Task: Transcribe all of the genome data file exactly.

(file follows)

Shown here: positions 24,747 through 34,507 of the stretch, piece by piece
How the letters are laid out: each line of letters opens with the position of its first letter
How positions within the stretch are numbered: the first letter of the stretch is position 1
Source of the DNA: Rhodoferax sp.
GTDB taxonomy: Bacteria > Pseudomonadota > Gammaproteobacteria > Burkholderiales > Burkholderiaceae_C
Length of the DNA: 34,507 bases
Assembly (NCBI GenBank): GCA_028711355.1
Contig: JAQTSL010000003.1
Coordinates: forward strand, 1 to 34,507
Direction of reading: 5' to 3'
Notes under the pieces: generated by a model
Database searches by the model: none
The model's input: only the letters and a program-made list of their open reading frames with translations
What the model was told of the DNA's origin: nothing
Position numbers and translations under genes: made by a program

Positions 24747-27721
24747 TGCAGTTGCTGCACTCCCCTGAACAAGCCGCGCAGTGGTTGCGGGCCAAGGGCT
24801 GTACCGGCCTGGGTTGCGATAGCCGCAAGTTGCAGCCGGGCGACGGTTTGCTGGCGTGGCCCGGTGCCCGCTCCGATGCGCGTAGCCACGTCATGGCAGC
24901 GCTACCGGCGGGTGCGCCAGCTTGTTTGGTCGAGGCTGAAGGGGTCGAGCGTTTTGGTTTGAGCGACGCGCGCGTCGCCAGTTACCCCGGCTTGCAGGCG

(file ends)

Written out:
Shown here: positions 24,747 through 34,507 of the stretch, piece by piece
How the letters are laid out: each line of letters opens with the position of its first letter
How positions within the stretch are numbered: the first letter of the stretch is position 1
Source of the DNA: Rhodoferax sp.
GTDB taxonomy: Bacteria > Pseudomonadota > Gammaproteobacteria > Burkholderiales > Burkholderiaceae_C
Length of the DNA: 34,507 bases
Assembly (NCBI GenBank): GCA_028711355.1
Contig: JAQTSL010000003.1
Coordinates: forward strand, 1 to 34,507
Direction of reading: 5' to 3'
Notes under the pieces: generated by a model
Database searches by the model: none
The model's input: only the letters and a program-made list of their open reading frames with translations
What the model was told of the DNA's origin: nothing
Position numbers and translations under genes: made by a program

Positions 24747-27721
24747 TGCAGTTGCTGCACTCCCCTGAACAAGCCGCGCAGTGGTTGCGGGCCAAGGGCT
24801 GTACCGGCCTGGGTTGCGATAGCCGCAAGTTGCAGCCGGGCGACGGTTTGCTGGCGTGGCCCGGTGCCCGCTCCGATGCGCGTAGCCACGTCATGGCAGC
24901 GCTACCGGCGGGTGCGCCAGCTTGTTTGGTCGAGGCTGAAGGGGTCGAGCGTTTTGGTTTGAGCGACGCGCGCGTCGCCAGTTACCCCGGCTTGCAGGCG